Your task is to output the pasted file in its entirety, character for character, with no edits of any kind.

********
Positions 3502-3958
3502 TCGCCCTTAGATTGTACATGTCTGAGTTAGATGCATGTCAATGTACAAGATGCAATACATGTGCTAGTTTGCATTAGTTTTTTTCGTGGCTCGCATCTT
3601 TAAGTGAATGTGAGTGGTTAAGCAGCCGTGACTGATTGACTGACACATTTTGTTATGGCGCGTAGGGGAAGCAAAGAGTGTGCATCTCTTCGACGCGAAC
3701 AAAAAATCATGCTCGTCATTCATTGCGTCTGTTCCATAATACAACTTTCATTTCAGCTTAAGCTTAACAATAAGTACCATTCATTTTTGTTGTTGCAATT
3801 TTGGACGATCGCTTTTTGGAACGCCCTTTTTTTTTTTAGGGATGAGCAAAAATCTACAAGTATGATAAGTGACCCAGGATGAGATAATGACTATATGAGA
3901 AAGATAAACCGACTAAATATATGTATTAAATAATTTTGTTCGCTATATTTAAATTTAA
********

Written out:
Positions 3502-3958
3502 TCGCCCTTAGATTGTACATGTCTGAGTTAGATGCATGTCAATGTACAAGATGCAATACATGTGCTAGTTTGCATTAGTTTTTTTCGTGGCTCGCATCTT
3601 TAAGTGAATGTGAGTGGTTAAGCAGCCGTGACTGATTGACTGACACATTTTGTTATGGCGCGTAGGGGAAGCAAAGAGTGTGCATCTCTTCGACGCGAAC
3701 AAAAAATCATGCTCGTCATTCATTGCGTCTGTTCCATAATACAACTTTCATTTCAGCTTAAGCTTAACAATAAGTACCATTCATTTTTGTTGTTGCAATT
3801 TTGGACGATCGCTTTTTGGAACGCCCTTTTTTTTTTTAGGGATGAGCAAAAATCTACAAGTATGATAAGTGACCCAGGATGAGATAATGACTATATGAGA
3901 AAGATAAACCGACTAAATATATGTATTAAATAATTTTGTTCGCTATATTTAAATTTAA